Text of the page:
The previously often used, "spring light", alternately automatic switching on of the high beam in addition to the low beam is no longer permitted. A corresponding resolution was passed by the federal-state technical committee in 2001, which the Federal Ministry of Transport notified the highest road traffic authorities of the states on March 19, 2001. Thereafter, no more exemptions for spring light switching may be granted and existing systems must be dismantled. However, the resolution was poorly enforced; many older emergency vehicles are still equipped with this facility and continue to use it.

Use of special rights with a special signal

If the prerequisites for the use of special rights are given, then z. B. Police , THW , fire brigade and rescue services (see § 35 Paragraph 1 and 5a StVO) use the special signal to indicate to other traffic the use of special rights while driving to the place of use.

If the requirements according to § 38 Abs. 1 StVO are met, the decision whether to drive with or without the emergency horn is made by the driver of the emergency vehicle.

Emergency vehicles of the rescue service

Use of special rights without a special signal

Special rights according to § 35 StVO do not necessarily require the use of the special signal, since special rights relate to the organizations and their representatives named in § 35 StVO and not to their vehicles.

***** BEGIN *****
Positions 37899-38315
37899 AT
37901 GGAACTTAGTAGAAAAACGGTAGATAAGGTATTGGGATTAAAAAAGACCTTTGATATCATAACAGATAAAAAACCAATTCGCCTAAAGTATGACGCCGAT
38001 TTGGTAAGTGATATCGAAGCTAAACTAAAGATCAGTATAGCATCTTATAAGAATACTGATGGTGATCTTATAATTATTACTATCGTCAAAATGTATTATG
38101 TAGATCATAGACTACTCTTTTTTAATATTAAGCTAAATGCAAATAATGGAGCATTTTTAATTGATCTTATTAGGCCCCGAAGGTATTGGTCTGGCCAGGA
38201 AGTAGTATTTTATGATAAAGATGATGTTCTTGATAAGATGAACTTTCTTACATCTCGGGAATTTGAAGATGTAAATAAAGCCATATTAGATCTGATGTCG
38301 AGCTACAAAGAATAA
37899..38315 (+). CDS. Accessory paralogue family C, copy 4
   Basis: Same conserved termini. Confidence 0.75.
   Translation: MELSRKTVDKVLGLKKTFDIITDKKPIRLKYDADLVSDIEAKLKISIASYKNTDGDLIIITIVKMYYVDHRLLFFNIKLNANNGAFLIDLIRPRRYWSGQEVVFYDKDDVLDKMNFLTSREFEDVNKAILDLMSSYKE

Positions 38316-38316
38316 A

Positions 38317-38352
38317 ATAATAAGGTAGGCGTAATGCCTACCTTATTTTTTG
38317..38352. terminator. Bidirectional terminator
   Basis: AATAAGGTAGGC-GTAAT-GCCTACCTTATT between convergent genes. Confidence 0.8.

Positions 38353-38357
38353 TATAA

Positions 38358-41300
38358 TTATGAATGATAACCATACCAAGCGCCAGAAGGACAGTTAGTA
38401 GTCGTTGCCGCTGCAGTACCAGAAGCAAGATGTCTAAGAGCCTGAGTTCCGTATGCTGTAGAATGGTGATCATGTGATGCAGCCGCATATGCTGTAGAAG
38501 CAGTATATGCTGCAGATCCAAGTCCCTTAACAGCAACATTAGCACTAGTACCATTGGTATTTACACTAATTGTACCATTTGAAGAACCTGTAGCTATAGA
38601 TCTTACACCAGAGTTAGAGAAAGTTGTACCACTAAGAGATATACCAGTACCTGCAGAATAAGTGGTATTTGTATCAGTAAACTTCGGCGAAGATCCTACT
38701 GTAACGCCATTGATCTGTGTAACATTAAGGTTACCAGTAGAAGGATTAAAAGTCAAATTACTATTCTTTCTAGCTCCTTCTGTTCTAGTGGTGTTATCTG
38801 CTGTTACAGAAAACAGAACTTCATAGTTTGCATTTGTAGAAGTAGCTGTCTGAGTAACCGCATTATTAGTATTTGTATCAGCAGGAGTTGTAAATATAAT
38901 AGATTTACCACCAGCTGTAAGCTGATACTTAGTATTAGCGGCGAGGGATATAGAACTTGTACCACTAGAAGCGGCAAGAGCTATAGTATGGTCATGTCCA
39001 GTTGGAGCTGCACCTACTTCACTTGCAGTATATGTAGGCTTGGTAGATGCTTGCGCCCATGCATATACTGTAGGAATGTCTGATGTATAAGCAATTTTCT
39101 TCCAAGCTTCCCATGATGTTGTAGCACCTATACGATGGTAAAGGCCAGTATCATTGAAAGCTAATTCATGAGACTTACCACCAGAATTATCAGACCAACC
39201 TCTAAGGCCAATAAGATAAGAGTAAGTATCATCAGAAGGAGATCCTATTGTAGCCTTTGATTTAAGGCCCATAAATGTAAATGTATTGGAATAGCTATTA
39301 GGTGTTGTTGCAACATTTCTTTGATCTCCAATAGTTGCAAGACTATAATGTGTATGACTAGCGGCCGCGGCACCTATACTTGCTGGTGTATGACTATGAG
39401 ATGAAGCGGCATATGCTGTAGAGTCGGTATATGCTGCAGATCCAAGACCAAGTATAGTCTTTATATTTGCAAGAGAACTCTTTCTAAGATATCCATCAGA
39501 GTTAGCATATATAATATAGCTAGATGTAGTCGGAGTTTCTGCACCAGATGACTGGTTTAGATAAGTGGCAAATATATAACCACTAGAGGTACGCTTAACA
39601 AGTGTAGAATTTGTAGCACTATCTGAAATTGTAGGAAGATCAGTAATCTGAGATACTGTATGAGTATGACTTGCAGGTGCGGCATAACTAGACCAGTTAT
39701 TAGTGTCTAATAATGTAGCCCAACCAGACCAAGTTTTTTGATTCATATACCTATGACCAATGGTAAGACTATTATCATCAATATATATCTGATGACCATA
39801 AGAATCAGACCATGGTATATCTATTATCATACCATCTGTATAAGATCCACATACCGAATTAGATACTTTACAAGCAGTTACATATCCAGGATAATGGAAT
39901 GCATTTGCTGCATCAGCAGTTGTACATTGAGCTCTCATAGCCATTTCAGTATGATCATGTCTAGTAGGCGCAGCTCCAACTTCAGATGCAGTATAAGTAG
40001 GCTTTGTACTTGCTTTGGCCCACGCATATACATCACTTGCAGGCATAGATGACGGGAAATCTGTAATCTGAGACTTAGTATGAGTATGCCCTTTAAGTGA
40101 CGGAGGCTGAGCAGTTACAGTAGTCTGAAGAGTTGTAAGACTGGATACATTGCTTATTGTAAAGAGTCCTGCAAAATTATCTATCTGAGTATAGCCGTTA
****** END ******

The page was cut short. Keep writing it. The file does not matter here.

Authorized persons are only persons who fulfill sovereign tasks. Outside this group of people, the special right is vehicle-specific (cf. §35 Paragraph 5a - 7 StVO).

This makes it possible, as an authorized person, to claim special rights even with vehicles without a special signal system, without being able to indicate this to other traffic. This requires the driver to be extremely attentive and to be aware of the enormous risks associated with such an emergency drive.

Further reasons for using special rights without a special signal can be of a tactical nature; In the case of threatened suicide, for example, the emergency horn is often dispensed with within earshot and the blue flashing light is within sight, but the journey is carried out until the end with the use of special rights.

However, the use of special rights without a special signal can be too delicate and u. U. lead to dangerous situations. An example is: